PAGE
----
Stone-Cold Politics

The Bush administration is pushing new rules to allow oil companies to squeeze as many as 800 billion barrels of oil from stone on public lands throughout the Rocky Mountain West. That’s enough to meet current U.S. demand “for 110 years,” Interior Secretary Dirk Kempthorne tells The Denver Post. The aggressive move by the Republican Bush administration, which has just six months left in office, has Democrats like Senator Ken Salazar and Governor Bill Ritter fuming. They say oil-shale production is still too experimental, and extraction efforts could harm the environment. They also say more effort should go toward developing alternative sources of energy. In a press release, Ritter calls the Interior Department’s proposed rules for oil-shale development “premature, unnecessary and irresponsible.”

Airline Employees Grounded

Denver’s most used carrier, United Airlines, will cut at least 7,000 jobs–about 13 percent of its workforce–after facing $2.7 billion in losses during the second quarter, traceable to high fuel costs, which, as The Denver Post reports, is the company’s largest operating expense. Some 1,500 salaried managers and 5,500 pilots, flight attendants, mechanics, and customer-service reps will be looking for new jobs by the end of 2009, according to Chicago’s Sun-Times. United will cut at least 167 jobs in Denver, and the Post estimates that number could rise as high as 675. The news comes as Denver-based Frontier Airlines, also citing the soaring costs of fuel, announced plans to slash another 113 positions by next month, bringing its total to 569, according to the Rocky Mountain News.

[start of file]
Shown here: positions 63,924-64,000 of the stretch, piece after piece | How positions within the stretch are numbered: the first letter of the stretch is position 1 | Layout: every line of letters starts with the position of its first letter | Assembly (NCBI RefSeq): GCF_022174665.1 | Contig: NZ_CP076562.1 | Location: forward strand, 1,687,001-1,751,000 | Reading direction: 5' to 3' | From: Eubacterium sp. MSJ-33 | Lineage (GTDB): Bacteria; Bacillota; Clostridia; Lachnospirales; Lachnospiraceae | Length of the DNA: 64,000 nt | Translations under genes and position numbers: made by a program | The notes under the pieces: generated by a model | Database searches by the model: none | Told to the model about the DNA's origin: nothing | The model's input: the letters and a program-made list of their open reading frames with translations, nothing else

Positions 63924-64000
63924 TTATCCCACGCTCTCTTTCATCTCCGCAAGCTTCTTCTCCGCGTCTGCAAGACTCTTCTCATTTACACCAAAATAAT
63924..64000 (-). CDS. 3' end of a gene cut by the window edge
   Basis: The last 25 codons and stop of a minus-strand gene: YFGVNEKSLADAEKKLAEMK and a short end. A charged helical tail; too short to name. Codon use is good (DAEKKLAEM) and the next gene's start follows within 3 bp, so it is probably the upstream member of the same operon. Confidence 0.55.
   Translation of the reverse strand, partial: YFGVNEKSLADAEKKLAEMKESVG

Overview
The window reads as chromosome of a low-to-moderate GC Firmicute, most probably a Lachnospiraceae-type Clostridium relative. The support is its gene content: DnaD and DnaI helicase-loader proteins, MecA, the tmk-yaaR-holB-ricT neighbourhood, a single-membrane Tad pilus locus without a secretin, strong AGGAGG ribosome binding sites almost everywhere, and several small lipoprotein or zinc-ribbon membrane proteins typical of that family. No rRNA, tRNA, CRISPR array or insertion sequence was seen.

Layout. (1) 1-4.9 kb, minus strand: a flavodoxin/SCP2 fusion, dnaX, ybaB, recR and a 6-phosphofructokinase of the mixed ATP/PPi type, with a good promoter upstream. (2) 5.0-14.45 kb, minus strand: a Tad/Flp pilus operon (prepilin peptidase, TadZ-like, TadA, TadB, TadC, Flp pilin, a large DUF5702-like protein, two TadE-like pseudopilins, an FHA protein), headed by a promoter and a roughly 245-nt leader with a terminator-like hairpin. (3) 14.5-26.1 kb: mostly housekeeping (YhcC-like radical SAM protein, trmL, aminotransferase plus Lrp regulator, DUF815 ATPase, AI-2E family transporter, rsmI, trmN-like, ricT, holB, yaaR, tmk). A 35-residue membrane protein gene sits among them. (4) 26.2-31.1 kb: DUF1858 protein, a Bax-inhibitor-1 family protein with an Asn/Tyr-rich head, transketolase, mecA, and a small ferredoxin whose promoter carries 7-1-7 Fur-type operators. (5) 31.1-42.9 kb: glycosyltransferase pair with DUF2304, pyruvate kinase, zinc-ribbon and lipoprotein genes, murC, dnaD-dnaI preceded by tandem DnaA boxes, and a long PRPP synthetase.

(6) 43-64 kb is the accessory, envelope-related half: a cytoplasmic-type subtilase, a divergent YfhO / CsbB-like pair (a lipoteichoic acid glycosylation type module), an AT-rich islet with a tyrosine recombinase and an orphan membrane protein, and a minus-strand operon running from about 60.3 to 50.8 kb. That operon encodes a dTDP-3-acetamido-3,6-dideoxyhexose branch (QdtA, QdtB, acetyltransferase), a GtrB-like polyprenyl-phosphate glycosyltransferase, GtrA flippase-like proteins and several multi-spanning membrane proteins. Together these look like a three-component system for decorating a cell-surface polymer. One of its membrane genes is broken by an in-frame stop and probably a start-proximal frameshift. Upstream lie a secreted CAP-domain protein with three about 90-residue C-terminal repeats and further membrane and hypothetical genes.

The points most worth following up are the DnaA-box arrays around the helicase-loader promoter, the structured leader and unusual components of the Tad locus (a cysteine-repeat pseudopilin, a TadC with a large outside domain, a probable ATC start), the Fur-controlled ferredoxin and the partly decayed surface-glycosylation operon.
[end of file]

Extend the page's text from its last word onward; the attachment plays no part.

“Spam King” on the Lam

That scoundrel, Edward “Eddie” Davidson, the one who filled e-mail “In” boxes with millions of spam messages in a penny-stock scam, has escaped a federal minimum-security prison in Florence. Davidson, who was serving a 21-month sentence that began this year, forced his wife to drive him home, changed his clothes, and is now missing, last seen in Lakewood, according to the Rocky Mountain News. U.S. marshals, aided by several agencies, including the FBI and the Rocky Mountain Safe Streets Task Force, are leading the search for Davidson. After a conviction for tax evasion and falsifying e-mail headers, Davidson was fined $714,139. His gold coins were among possessions seized by the authorities and, coincidentally, were headed to IRS auction today. 

Canadians Keep an Eye on Fort Carson “Deserter”

The plight of Robin Long, who is believed to be the first U.S. Army deserter of conscience to flee to Canada and be sent back to the United States, is on the minds of many in Canada. A day after Pfc. Long learned he was slated to serve with Fort Carson’s 2nd Brigade Combat Team in 2005, he left the Colorado Springs post and sought refugee status in Canada. Now back in American hands, he faces a range of punishments–anything from “rehabilitation” to death, according to the Colorado Springs Gazette. In a recent editorial, The Toronto Star blasted the Canadian government for allowing the deportation, and a network of supporters has also cropped up, including at Courage to Resist. 9News quotes Lee Zaslofsky, who in the 1960s left the U.S. military and sought refuge in Canada, becoming a citizen there. Zaslofsky, in Colorado to support Long, says Canadians are “very distressed by this.” More deportations could come. For an in-depth look at conscientious objector Mark Wilkerson, read “The Resister,” by 5280 Associate Editor Patrick Doyle, from the December 2007 issue.